Quick Reviews: 'Parasite', 'Uncut Gems' | Bong Joon-Ho's Scathing Thriller, Adam Sandler, Crime
Parasite (기생충 in Korean) is one of those rare pieces of beautiful cinema that we’re lucky to get from time to time. It’s simply a marvel of genre mixing, having something from comedy, drama, thriller and horror, and blending all that into its own ”ram-don”. The film constantly keeps revealing another layer (imagine a multi-story house) about the story and surprises the viewer in a plethora of ways. Personally, I was very lucky going into it pretty much blind, which is how I would recommend it to others as well.
With a movie that is full of achievements in different aspects, you could write a whole essay on it. Here we can start with the script by director Bong Joon-ho and Han Jin-won that seems to be absolutely bulletproof, yet a bit cheeky. Bong and Han have outdone themselves with this one. Lee Ha-jun’s production design is captivating, ranging from building the intricate Park family’s house to the suffocating basement condo of Kim’s. In scenes at the Park house, Bong’s directing levels up with some incredible shots in the driveway and in front of the basement’s entrance.
There are no weak links in the cast when it comes to performances—as provided by Song Kang-ho (Ki-taek, Kim family's dad), Jang Hye-jin (Chung-sook, mom), Choi Woo-shik (Ki-woo, son), Park So-dam (Ki-jung, daughter), Lee Sun-kyun (Ki-taek, Park family's father), Cho Yeo-jeong (Yeon-gyo, mom), Jung Ji-so (Da-hye, daughter) and Jung hyeon-jun (Da-song, son)—however some praise shall go to Lee Jung-eun as housekeeper Moon-gwang and especially her acting during the vital basement scenes.
This is often the point in reviews where you hear some of the dislikes. However, that can't be the case every time. I believe that when you genuinely find a movie you love, you don’t need to point out something you found mediocre just for the sake of it. That’s how I feel about Parasite: there’s really nothing pushing back its impact. It’s a beautiful moment you need to cherish when a film works in total cohesion. I feel confident when I say that this is one of the best films this decade.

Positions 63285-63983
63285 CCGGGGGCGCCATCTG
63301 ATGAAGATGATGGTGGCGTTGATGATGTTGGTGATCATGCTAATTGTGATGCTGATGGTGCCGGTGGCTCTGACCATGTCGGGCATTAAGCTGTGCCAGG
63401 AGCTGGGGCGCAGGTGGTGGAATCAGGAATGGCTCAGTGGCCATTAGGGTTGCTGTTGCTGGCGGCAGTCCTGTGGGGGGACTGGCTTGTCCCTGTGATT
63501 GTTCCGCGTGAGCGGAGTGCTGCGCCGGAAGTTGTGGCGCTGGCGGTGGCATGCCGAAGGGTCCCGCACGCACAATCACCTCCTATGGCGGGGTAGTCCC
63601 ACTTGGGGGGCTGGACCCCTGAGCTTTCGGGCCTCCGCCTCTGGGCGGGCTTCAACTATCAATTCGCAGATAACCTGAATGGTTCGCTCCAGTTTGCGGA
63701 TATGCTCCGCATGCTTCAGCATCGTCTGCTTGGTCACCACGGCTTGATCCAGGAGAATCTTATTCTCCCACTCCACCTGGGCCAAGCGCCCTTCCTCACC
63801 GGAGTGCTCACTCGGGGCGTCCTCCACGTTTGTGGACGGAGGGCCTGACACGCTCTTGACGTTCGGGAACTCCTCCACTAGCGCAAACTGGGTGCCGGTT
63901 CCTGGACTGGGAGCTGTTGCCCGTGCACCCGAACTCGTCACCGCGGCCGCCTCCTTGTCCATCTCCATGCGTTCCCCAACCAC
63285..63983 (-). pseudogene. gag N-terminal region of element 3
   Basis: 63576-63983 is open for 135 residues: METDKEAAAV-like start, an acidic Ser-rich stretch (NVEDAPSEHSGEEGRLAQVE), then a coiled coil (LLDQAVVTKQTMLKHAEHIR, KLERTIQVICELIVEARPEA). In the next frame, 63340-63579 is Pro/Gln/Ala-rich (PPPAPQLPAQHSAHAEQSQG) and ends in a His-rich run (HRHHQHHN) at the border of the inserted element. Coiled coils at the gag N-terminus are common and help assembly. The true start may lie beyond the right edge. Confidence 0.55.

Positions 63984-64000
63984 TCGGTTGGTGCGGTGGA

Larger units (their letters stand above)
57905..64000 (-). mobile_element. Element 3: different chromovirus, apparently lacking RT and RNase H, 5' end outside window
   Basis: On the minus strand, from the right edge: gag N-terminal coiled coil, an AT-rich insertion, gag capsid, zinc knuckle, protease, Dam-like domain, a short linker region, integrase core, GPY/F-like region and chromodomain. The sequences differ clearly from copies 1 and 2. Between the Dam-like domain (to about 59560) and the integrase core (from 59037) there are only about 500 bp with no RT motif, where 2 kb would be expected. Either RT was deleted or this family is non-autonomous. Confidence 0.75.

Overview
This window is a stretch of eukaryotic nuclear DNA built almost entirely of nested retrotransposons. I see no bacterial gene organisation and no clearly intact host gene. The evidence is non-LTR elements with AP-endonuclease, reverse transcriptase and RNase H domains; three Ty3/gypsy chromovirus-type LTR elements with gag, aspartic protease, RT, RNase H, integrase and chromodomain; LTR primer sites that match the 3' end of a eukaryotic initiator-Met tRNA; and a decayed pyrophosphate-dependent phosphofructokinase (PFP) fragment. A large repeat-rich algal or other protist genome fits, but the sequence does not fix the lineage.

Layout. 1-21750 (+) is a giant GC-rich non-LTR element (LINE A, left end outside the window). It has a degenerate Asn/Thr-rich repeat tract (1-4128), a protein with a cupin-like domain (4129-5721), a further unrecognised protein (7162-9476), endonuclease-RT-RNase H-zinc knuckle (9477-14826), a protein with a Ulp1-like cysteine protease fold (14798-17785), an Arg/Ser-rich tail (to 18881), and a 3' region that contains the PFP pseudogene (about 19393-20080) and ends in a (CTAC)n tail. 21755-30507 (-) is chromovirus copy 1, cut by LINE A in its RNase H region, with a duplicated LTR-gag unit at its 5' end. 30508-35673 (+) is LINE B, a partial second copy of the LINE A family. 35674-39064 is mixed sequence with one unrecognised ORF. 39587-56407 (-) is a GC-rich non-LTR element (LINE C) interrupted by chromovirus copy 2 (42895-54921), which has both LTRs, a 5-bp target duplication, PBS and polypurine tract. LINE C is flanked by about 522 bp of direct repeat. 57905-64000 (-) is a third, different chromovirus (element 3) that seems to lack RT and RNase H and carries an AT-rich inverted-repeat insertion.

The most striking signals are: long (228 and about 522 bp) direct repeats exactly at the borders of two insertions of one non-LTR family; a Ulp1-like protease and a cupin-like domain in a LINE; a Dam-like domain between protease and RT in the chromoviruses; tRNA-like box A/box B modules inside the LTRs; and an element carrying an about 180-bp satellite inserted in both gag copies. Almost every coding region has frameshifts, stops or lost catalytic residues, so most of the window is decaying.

Smileys: Screenplay, production design, directing, performance by a cast, originality
Bong Joon-ho has crafted a miracle with this one. Go see it yesterday.
Uncut Gems is quite an adrenaline rush to get through. Directing and writing duo Josh Safdie and Benny Safdie (also known as the Safdie brothers) have created a film that keeps building and escalating from the first moment we see Howard Ratner (played by Adam Sandler) until the very end. It has this unrelenting pace which keeps the viewer in its grip and there is an ending that’s not usually the outcome these kind of movies have, instead it will probably make a lot of people quite mad.
I can very confidently say that this is a film carried by amazing editing. Story beats and dialogue happens in such speed that it really needs a strong backbone like that. Sandler shines like a star here, in a role which he is deservedly getting the most praise he’s perhaps ever received. He portrays Howard with just enough sadness, annoyance and desperation. Daniel Lopatin’s score is on par with Sandler, the pulsating synth is pumping as Howard is just trying to win big.
Though, in scenes where there is dialogue, score and heavy sound design going on at the same time, there is a blaring mistake when it comes to mixing. There seems to be important stuff spoken between characters which is hard to comprehend. This happens quite a few times. Some scenes including Howard and his family come off as fat that could’ve been cut as they break the tension and anxiety of the plot.
Smileys: Editing, Adam Sandler, score, Julia Fox
Frowneys: Some issues with sound mixing
Uncut Gems is a gamble worth taking.